- Alli

Tiffany, John. Jack Thorne, JK Rowling. Harry Potter and the Cursed Child. Scholastic.
     New York: New York. 2016.

Overachievers of rock

 This just in: Buzz Osborne is super nice and I am super lucky to have said hi to him

I swear to fuck I'm going to post that photo every time it seems even slightly relevant. Which has been at least six times already. Because I'm a huge irretrievable fangirl. Which is probably why I'm one of a couple hundred people in the Los Angeles area who went to watch a documentary about The Melvins last week.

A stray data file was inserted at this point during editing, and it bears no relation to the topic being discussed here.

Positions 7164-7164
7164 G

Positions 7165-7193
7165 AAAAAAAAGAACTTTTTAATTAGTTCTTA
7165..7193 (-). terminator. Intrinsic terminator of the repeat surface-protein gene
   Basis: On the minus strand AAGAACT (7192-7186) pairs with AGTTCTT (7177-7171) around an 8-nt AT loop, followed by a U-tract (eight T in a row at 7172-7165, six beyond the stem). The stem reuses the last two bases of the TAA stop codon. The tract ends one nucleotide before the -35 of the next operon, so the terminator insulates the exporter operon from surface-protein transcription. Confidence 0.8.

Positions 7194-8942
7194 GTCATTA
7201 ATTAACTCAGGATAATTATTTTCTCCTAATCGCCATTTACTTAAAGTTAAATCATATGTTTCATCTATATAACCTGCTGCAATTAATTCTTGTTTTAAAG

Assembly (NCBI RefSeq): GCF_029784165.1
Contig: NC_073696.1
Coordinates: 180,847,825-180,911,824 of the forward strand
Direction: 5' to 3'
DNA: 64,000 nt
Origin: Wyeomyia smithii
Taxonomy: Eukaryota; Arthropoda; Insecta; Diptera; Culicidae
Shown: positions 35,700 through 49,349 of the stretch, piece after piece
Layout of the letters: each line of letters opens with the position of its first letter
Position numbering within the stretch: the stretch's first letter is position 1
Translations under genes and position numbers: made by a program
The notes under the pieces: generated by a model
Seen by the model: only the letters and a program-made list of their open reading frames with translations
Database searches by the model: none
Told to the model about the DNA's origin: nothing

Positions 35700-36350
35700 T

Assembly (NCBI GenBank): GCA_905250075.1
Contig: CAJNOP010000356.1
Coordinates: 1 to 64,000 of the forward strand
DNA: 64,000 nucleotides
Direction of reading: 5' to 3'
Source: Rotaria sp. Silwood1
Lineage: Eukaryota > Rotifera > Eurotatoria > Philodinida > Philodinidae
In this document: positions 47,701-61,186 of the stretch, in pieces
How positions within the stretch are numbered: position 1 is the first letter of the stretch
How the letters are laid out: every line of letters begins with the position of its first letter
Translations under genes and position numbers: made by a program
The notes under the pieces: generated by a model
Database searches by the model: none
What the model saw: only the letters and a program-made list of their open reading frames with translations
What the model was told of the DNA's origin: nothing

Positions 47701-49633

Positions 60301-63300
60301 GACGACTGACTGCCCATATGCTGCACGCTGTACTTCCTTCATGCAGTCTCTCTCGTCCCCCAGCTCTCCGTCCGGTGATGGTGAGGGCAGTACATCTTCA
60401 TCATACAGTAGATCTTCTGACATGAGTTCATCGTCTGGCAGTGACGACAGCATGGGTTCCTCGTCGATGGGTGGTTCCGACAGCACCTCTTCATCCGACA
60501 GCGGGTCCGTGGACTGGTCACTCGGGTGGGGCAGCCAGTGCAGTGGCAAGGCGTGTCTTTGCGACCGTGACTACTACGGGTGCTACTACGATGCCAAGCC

Every time I talk to someone about The Melvins I hear "you know, I think I've heard of them but I don't know any of their songs," or "fuck those guys" or "OH MY FUCKING GOD I LOVE THE MELVINS." Those are the only reactions. No others. And the first reaction is the most common and was my position about a year ago. I'm not sure what switched flipped or exactly when it flipped for me but at least by last October I was tormented by the fact that driving to Sacramento to see Faith No More meant I had to miss The Melvins Lite at the Echo. They played the Troubador a few months ago and I couldn't afford tickets. And then Songkick (an indispensable tool if you're a fan of weird or semi-obscure bands that don't have massive tour announcements everywhere like some bands I know *cough*GNR*cough*) told me there was a Melvins show at the Regent Theater for $25. I bought a ticket without even reading what it was really about. I didn't know there was a movie involved until a week before the day of the show.